The words of our Gedolim are eternal and a integral part of the Torah. If the words of the Rebbe are a part of Torah, so there is no difference between Goral HaGra and the Igros. Like Moshe Rabbenu who is dead some centuries ago but whose words are eternal, the same with any tzadik who dipart from this word. But of course, the best is to ask a Rabbi who is well alive and nobody said otherwise. But to say that Igros is forbidden for those who want to use it to have an answer us unfair. You can disaprove such thing and it's your right, but it is not halachikly forbidden neither is it adviced.

  6. B"H

    First of all, I didn't say it is halachically forbidden and, secondly, I was referring to Rabbi Aryeh Levine when I said that he apparently had no other choice but using the "Goral".

    Unfortunately, in some cases, the Iggrot have become a status of personal advice from the Rebbe and some Chabadnikim use it on an almost daily basis. e.g. Whether I should do this or that ?
    Then they feel like asking the Rebbe for advice, and this is bad, as the Rebbe is dead.

  7. Each of the Chabad Rebbeim have Igros and the reason for their publishing was that its advice can help others.

    The Rebbe made it clear that not just every Chabad Chasid but every Jew must have a Mashpia.

    You mentioned Tanya and the Igros that were added at the end. Like I mentioned each Rebbe's Igros are published.

    The Rebbe Rashab said that Tanya was published because the Alter Rebbe couldnt advice everyone personally and when you learn Tanya it is as if you are conversing with the Alter Rebbe himself.

    Consulting the Igros every day makes no sense and I dont even consult it at all as I have nothing of that magnitude that needs answering that a mashpia or posek cant help.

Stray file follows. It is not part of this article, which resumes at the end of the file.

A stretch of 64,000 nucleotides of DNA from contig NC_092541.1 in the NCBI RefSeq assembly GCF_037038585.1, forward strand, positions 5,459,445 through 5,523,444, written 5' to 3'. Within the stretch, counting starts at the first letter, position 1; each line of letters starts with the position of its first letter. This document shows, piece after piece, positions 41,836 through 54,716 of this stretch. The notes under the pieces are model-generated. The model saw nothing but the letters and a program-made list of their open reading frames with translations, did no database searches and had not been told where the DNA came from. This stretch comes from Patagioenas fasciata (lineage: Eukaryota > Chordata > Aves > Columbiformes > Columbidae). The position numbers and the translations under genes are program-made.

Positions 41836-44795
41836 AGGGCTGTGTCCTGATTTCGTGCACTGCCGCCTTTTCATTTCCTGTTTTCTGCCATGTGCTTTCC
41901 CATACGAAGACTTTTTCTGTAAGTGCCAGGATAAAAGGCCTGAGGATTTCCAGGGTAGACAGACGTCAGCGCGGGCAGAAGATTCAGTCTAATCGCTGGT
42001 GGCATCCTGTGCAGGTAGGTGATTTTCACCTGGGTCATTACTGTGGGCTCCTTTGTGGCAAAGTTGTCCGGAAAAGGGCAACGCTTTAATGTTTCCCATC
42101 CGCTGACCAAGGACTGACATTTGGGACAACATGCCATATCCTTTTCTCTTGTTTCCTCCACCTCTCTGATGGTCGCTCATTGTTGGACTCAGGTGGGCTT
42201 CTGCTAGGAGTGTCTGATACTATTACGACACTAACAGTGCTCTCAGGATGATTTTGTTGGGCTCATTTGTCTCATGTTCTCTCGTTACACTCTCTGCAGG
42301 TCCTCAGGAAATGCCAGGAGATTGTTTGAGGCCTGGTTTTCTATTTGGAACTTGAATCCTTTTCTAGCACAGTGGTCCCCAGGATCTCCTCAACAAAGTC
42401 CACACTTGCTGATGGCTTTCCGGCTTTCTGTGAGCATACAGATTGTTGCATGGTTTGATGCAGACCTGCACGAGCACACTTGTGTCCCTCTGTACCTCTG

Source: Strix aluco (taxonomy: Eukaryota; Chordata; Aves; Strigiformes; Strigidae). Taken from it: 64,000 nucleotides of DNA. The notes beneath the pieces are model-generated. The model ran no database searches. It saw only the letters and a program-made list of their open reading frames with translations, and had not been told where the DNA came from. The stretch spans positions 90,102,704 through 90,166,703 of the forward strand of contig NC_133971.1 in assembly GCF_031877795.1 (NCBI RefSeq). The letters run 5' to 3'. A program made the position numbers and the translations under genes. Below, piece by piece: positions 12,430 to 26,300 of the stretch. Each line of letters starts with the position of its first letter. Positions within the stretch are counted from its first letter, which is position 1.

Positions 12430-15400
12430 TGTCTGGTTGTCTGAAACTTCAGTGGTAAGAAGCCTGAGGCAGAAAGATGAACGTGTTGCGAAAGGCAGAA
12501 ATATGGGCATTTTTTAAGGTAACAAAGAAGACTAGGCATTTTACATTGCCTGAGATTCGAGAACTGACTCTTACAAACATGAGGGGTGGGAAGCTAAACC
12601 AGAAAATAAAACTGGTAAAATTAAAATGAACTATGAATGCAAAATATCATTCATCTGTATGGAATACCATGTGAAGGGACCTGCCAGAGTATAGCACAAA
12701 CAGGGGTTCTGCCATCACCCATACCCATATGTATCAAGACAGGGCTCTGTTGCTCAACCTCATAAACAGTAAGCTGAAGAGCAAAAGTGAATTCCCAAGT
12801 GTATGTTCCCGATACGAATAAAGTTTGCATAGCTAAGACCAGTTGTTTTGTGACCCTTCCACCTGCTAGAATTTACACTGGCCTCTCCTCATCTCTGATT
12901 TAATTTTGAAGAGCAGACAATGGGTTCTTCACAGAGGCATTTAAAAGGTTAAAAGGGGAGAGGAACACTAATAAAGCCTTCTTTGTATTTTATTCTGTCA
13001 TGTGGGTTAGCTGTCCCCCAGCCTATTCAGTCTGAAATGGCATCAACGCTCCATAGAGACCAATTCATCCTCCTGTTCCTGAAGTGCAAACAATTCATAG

What could you ask on a daily basis?

    Should I daven Shachris this morning? Should I go to work? Do I need to eat food today? I mean what kind of questions would you ask on a daily or even monthly basis.

    Questions of illness C"V!!, shiduch, parnasah might warrant it but to each is own.

    Im curious about your last comment

    "Then they feel like asking the Rebbe for advice, and this is bad, as the Rebbe is dead."

    Every igros is a response from the Rebbe based off a situation the writer is facing and the response is based on Halacha and Kabbalah. Do people bring mamash Shilahs to the Igros? Like is this chicken treif, is my wife niddah, I have no idea but that is obvious narishkeit to do so.

    By your standards seeking advice from any Sage that is dead is a problem and how would we function then?

    If you believe that the advice of the Rebbe isnt based off of Halacha and that it somehow violates it, that is a whole different topic but since that is obvious narshkeit a well without a source to it, then we are back at the beginning.

    You find it weird that Chabad uses the igros to connect with their Rebbe.

    I can respect that.

    Its bad,wrong,etc. While your opinion, it has no factual foundation aside from the knee jerk emotional reaction of something not understood or foreign.

    I know you mean well, but lets be informed and learned about topics we discuss.

    Gut Voch!